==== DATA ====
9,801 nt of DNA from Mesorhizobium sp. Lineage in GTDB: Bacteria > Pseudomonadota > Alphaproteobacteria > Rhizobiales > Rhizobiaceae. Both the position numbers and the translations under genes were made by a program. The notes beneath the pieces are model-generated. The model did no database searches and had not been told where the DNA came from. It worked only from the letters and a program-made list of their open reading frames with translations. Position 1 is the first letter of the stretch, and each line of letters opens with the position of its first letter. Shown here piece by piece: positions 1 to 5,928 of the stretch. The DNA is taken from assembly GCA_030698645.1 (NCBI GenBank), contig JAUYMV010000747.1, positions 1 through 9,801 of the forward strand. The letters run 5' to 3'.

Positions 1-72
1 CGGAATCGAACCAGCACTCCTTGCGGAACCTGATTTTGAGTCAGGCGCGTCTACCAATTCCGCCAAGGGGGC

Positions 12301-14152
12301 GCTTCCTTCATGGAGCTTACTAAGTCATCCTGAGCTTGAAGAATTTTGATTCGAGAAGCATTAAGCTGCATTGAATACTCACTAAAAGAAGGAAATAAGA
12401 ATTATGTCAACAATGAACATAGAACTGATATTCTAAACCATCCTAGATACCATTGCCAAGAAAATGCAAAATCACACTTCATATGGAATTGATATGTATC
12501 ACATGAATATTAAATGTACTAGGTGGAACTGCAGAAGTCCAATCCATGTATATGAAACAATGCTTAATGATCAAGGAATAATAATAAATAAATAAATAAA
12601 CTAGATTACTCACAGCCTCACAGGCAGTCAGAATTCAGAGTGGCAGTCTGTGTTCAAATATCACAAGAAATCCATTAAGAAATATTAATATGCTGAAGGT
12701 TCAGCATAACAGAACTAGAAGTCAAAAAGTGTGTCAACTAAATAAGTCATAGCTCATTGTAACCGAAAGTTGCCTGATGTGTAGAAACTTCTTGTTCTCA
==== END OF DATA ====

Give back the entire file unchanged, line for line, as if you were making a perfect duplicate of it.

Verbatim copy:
9,801 nt of DNA from Mesorhizobium sp. Lineage in GTDB: Bacteria > Pseudomonadota > Alphaproteobacteria > Rhizobiales > Rhizobiaceae. Both the position numbers and the translations under genes were made by a program. The notes beneath the pieces are model-generated. The model did no database searches and had not been told where the DNA came from. It worked only from the letters and a program-made list of their open reading frames with translations. Position 1 is the first letter of the stretch, and each line of letters opens with the position of its first letter. Shown here piece by piece: positions 1 to 5,928 of the stretch. The DNA is taken from assembly GCA_030698645.1 (NCBI GenBank), contig JAUYMV010000747.1, positions 1 through 9,801 of the forward strand. The letters run 5' to 3'.

Positions 1-72
1 CGGAATCGAACCAGCACTCCTTGCGGAACCTGATTTTGAGTCAGGCGCGTCTACCAATTCCGCCAAGGGGGC

Positions 12301-14152
12301 GCTTCCTTCATGGAGCTTACTAAGTCATCCTGAGCTTGAAGAATTTTGATTCGAGAAGCATTAAGCTGCATTGAATACTCACTAAAAGAAGGAAATAAGA
12401 ATTATGTCAACAATGAACATAGAACTGATATTCTAAACCATCCTAGATACCATTGCCAAGAAAATGCAAAATCACACTTCATATGGAATTGATATGTATC
12501 ACATGAATATTAAATGTACTAGGTGGAACTGCAGAAGTCCAATCCATGTATATGAAACAATGCTTAATGATCAAGGAATAATAATAAATAAATAAATAAA
12601 CTAGATTACTCACAGCCTCACAGGCAGTCAGAATTCAGAGTGGCAGTCTGTGTTCAAATATCACAAGAAATCCATTAAGAAATATTAATATGCTGAAGGT
12701 TCAGCATAACAGAACTAGAAGTCAAAAAGTGTGTCAACTAAATAAGTCATAGCTCATTGTAACCGAAAGTTGCCTGATGTGTAGAAACTTCTTGTTCTCA